Lessons from family firms: the use of flexible work arrangements and its consequences

Isabell Stamm, Fabian Bernhard, Nichole Hameister, Kristel Miller

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6 Citations (Scopus)
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Ongoing trends towards more flexible work arrangements (FWA) have been accelerated by the Covid-19 crisis. Whilst research has shown the overall benefits FWA can have, limited research has explored whether use and benefits of FWA are equal across differentiated organisational contexts and genders. We suggest that individuals working in their family’s business face less organizational constraints that typically hinder employees from taking advantage of FWA. It could be suggested that these workers may make higher use of FWA than individuals in regular employment because of their entrepreneurial status and nepotistic privileges. Consequently, the aim of this paper is to explore if family members working in their family’s business, work under favourable boundary conditions which enable them to more freely make use of and benefit from FWAs. Utilising representative data from the German Family Panel (pairfam), our comparative analysis based on propensity score matching, suggests that family members working in their family’s business (N=337) do make greater use of FWA than those in regular employment. Counter to common assumptions, the findings reveal that FWA leads to higher workloads for owner-managers but not for family employees. Furthermore, families working in their business show no differences in how they divide household tasks compared to regular employed families - yet they perceive that division to be fairer. This study extends knowledge by introducing family ownership and kinship ties as important boundary conditions to existing theories on FWA, such as life-course theory. It also provides new insights into the commonly assumed consequences of FWA use.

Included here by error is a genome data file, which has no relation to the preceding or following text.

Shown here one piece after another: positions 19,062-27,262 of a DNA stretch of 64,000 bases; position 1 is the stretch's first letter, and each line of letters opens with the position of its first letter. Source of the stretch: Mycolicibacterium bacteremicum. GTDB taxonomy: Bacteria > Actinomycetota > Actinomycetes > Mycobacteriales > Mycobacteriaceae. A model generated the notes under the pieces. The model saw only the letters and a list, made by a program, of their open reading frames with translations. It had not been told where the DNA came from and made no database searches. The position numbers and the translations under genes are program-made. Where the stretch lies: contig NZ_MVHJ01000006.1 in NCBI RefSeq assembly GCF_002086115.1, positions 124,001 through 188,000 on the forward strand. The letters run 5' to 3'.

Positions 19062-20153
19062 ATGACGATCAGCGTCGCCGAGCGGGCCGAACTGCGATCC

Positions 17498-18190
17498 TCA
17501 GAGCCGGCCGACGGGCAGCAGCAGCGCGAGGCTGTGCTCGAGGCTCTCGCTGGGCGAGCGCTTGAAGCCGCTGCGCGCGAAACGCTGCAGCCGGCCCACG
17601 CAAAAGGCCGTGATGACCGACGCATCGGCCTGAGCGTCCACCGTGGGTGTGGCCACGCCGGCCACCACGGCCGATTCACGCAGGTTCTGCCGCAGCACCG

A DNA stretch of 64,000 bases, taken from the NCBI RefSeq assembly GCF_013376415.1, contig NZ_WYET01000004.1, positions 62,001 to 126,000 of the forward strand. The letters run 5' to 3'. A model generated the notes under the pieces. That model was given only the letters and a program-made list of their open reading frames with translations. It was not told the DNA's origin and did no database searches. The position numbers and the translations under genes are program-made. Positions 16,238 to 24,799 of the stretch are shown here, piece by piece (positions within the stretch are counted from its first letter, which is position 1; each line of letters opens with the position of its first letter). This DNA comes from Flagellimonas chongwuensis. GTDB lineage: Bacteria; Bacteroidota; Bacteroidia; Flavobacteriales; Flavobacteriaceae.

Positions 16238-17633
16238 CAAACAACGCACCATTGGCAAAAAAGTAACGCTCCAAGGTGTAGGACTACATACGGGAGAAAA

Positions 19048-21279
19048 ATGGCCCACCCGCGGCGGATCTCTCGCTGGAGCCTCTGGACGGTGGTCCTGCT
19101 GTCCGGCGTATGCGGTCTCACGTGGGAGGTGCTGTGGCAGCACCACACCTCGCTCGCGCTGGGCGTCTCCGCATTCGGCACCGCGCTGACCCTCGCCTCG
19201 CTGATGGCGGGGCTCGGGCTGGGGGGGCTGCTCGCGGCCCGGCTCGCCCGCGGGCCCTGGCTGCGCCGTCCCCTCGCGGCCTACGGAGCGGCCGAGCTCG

Original languageEnglish
Number of pages34
JournalReview of Managerial Science
Early online date5 Jan 2022
Publication statusPublished online - 5 Jan 2022

Bibliographical note

Publisher Copyright:
© 2021, The Author(s), under exclusive licence to Springer-Verlag GmbH Germany, part of Springer Nature.


  • Flexible work arrangements
  • flexibility
  • Gender equality
  • Family business
  • Workload


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